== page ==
Posted in Home Cooking, Restaurant Hopping, The Flavors of Asia, The Well-read Foodie

In Which a Homemade Dish is Lots Better Than Takeaway…

Peanut noodles, anyone?
Peanut noodles, anyone?

To everyone whom I worried with my last post, let me apologise in all sincerity.  It has been an extremely difficult time and I have not had the easiest time coping with all the stress.  Rest assured, however, that I am on the mend; I’m taking some time away from the rat race for a bit – taking advantage of the APEC holiday, to be exact – to get myself back on track.

But, anyway, to the business at hand: I adore the cold Asian noodles served at Peanut Butter Co. over at the Paseo Centre in Makati.  It’s a dish that never fails to satisfy: cold noodles tossed in a creamy, tangy peanut and sesame vinaigrette topped with freshly grated cucumber and diced tomatoes.  As stated before, it’s like a cross between Indonesian gado-gado and a Vietnamese noodle salad.

Unfortunately, given where I work these days, it has become nigh-on impossible to get my favourite lunch.  (Previously, I only had to traipse down the length of Paseo de Roxas, et voila: lunch is served!)  So I’ve despaired of ever getting to eat it again unless I had the moxie to make it myself.  (And, you know, of course, that I do.)  That said, I went through Google to look for a recipe.

It wasn’t easy to find one that suited me, of course.  Some recipes were dead-fiddly to do; others would force me to hunt down ingredients that were virtually impossible to find in this part of the world unless one braved traffic (and believe me when I say Manila traffic makes the situation in Bangkok look like a kids’ playground) and then some.  Finally, I found one that I could very easily tweak to suit my temperament and tastebuds.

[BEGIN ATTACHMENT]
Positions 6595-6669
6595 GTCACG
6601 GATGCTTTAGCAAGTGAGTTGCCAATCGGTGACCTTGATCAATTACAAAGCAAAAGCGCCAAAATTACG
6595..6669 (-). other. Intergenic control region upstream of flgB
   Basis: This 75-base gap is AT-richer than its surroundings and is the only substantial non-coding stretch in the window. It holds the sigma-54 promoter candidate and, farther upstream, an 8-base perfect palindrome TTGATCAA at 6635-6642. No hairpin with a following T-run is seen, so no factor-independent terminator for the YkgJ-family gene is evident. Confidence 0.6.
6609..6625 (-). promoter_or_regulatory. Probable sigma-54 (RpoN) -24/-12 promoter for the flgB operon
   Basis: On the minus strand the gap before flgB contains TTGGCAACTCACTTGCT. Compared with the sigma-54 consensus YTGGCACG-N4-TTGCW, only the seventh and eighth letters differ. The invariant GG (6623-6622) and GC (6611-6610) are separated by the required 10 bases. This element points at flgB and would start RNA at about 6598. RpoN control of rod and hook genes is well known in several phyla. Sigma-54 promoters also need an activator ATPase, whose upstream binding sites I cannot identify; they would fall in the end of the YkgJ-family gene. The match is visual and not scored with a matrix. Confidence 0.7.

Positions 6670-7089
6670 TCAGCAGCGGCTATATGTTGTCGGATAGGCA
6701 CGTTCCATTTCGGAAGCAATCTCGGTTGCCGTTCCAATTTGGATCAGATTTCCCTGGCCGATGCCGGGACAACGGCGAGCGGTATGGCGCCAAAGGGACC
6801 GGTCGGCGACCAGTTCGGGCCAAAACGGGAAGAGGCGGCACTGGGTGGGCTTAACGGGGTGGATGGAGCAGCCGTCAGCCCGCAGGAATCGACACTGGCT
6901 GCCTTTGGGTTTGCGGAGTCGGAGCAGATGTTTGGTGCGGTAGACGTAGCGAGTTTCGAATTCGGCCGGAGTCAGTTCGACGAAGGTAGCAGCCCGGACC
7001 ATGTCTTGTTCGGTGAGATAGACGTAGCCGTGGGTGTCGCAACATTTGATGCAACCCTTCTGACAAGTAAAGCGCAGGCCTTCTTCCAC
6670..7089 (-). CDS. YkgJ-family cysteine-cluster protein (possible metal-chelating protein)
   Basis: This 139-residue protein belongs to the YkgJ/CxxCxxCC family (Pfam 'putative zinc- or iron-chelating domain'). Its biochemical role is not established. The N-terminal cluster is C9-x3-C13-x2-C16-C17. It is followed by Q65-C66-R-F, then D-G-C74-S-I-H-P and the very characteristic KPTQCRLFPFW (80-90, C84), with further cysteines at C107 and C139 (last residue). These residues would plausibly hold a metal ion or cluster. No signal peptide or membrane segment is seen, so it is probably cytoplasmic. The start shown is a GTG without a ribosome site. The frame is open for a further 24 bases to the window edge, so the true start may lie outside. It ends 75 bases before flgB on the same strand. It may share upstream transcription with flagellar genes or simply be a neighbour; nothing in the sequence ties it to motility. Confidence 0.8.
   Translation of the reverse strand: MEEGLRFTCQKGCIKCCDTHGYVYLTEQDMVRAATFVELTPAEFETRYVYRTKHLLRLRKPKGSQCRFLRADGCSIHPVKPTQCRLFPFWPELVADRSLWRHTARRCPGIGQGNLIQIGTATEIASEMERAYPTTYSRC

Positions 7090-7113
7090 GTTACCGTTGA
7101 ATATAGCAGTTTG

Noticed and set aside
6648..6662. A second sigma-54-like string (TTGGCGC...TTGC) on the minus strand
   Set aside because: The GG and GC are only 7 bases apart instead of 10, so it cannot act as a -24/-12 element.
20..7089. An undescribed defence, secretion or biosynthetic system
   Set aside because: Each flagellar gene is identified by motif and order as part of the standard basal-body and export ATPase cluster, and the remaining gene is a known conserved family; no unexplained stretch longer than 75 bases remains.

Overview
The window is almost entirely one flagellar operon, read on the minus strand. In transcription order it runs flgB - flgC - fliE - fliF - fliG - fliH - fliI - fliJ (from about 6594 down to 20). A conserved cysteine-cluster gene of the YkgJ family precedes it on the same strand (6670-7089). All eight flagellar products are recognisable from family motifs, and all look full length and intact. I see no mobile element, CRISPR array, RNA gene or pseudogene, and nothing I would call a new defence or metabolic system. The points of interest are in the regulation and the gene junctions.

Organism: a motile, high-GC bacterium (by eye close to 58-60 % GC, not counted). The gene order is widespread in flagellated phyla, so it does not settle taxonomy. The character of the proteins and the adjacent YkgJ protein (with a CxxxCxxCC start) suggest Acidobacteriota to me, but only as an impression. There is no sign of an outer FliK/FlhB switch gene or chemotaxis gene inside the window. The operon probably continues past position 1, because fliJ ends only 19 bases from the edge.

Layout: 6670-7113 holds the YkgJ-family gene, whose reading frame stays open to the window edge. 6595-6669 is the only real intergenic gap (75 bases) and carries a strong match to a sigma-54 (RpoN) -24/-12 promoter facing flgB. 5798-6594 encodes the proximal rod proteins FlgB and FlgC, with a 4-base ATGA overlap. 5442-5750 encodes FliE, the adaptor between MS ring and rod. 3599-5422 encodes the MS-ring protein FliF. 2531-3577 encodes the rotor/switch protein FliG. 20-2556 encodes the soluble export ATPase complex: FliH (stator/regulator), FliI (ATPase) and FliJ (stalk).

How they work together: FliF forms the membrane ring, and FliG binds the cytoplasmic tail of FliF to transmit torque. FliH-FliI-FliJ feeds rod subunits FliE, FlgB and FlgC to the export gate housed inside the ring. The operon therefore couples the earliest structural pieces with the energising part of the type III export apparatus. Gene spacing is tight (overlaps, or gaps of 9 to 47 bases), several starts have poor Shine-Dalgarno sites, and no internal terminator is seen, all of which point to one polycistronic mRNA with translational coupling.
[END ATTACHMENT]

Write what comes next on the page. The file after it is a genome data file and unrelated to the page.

This recipe is adapted from the one featured in The New York Times, an amalgam built from the collective input of author Sam Sifton, restaurateur Eddie Schoenfeld, and chefs Martin Yan and Marian Burros.  The NYT recipe uses fresh egg noodles which aren’t exactly easy to find.  Thus, I swapped these out for ramyeunsari, those Korean noodle packets that come without flavourings.  You could also use the noodles in standard instant noodle packets; just save the flavouring packs for another use.  Since I couldn’t find any sesame paste, – tahini or the Chinese kind – I just increased the amount of peanut butter in the mixture, which is a very good thing as it amplifies the nutty savour so integral to the success of the dish.  Also, if you haven’t got any chili-garlic paste, a squirt or two of sriracha or any other red-pepper hot sauce works wonders.

Note that this recipe is easily doubled in case you feel like feeding a crowd.

Takeaway-style Asian Noodles

  • 1 pack ramyeunsari noodles or 2 standard packs of instant pancit canton, flavouring packets saved for another use
  • 2 tablespoons creamy/smooth peanut butter
  • 1 tablespoon sesame oil, plus additional for sprinkling
  • 1/2 tablespoon brown sugar
  • 1/8 teaspoon ground ginger or 1 teaspoon finely grated fresh ginger
  • 1 clove garlic, finely minced
  • 1-1/2 tablespoons soy sauce
  • 1 tablespoon vinegar
  • 1 teaspoon chili-garlic paste or hot sauce, or to taste
  • 2 tablespoons finely shredded Chinese (Savoy) cabbage
  • 2 tablespoons shredded cucumber
  • 1 tablespoon diced tomato

Cook the noodles in boiling water for about 3-4 minutes.  Drain and rinse in cold running water; drain well.  Transfer to a clean dish and toss with a sprinkle of sesame oil.  Refrigerate for about 10 minutes.

While the noodles are chilling, make the dressing by combining the soy sauce, vinegar, garlic, peanut butter, remaining sesame oil, ginger, sugar, and chili paste or hot sauce.  Whisk well until properly emulsified.  Pour over the chilled noodles and toss well.  Refrigerate an additional 10-15 minutes for the flavours to meld.

Transfer the dressed noodles to a serving bowl and top with the vegetables.  Consume immediately.

Serves 1 – 2.

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Author:

Midge started her career in PR writing at seventeen when she began drafting documentaries for a government-run television station in the Philippines. Since then, she made a career in advertising and public relations which ended earlier this year. These days, she works for a corporate governance advocacy in Makati. Aside from what she does for a living and her poetry, she has turned her home kitchen into a personal culinary lab and is currently working on another novel.

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